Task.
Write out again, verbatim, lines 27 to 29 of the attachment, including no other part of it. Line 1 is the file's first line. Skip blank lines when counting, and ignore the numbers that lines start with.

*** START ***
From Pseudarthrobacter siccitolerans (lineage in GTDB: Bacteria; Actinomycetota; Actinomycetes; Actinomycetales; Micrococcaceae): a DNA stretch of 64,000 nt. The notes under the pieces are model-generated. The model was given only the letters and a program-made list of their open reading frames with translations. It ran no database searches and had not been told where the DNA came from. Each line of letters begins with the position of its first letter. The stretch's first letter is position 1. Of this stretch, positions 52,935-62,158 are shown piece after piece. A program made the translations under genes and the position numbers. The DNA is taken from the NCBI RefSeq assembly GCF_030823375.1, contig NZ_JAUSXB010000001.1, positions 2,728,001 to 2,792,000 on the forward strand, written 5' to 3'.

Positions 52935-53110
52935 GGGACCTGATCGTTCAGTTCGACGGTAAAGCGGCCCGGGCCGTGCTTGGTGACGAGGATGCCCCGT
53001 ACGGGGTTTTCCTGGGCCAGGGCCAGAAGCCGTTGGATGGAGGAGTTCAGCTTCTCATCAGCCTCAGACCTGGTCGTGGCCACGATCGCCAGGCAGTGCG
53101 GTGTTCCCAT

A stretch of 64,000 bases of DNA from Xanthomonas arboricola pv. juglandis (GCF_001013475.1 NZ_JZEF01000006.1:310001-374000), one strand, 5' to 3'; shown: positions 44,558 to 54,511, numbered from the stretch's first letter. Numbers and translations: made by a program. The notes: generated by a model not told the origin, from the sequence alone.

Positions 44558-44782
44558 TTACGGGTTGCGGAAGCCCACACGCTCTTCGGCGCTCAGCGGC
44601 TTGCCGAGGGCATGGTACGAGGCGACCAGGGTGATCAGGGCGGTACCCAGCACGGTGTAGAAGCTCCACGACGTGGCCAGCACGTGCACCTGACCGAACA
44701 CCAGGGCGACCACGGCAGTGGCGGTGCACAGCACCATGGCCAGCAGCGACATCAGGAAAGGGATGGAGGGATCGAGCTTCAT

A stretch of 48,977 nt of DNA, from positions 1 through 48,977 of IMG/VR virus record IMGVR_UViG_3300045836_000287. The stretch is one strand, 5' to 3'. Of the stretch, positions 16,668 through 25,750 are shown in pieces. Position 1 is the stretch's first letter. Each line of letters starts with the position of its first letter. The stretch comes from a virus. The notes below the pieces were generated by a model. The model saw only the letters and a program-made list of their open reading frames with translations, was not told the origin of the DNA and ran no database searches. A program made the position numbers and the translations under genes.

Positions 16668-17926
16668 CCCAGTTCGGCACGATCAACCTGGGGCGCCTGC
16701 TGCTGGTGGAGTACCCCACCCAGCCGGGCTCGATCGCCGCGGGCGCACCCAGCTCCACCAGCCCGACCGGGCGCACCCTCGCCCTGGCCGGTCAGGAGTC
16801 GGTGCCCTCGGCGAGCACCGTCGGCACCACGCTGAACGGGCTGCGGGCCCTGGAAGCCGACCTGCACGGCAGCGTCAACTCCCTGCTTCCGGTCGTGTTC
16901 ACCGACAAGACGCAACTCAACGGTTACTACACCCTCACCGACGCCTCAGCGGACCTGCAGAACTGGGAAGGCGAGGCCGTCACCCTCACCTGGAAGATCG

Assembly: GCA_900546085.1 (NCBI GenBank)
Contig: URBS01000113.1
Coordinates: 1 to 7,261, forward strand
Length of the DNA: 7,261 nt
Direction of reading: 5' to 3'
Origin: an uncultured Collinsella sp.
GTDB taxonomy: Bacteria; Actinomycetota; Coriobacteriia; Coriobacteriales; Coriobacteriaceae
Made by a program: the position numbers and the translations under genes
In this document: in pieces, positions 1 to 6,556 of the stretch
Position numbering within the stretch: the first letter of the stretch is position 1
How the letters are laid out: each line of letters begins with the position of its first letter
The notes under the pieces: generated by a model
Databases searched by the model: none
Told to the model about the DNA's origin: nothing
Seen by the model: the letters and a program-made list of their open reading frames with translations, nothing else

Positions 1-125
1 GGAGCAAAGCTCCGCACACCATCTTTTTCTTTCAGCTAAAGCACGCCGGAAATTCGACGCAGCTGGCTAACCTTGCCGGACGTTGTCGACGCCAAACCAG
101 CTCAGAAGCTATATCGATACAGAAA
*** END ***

How the letters are laid out: each line of letters begins with the position of its first letter
The notes under the pieces: generated by a model
Databases searched by the model: none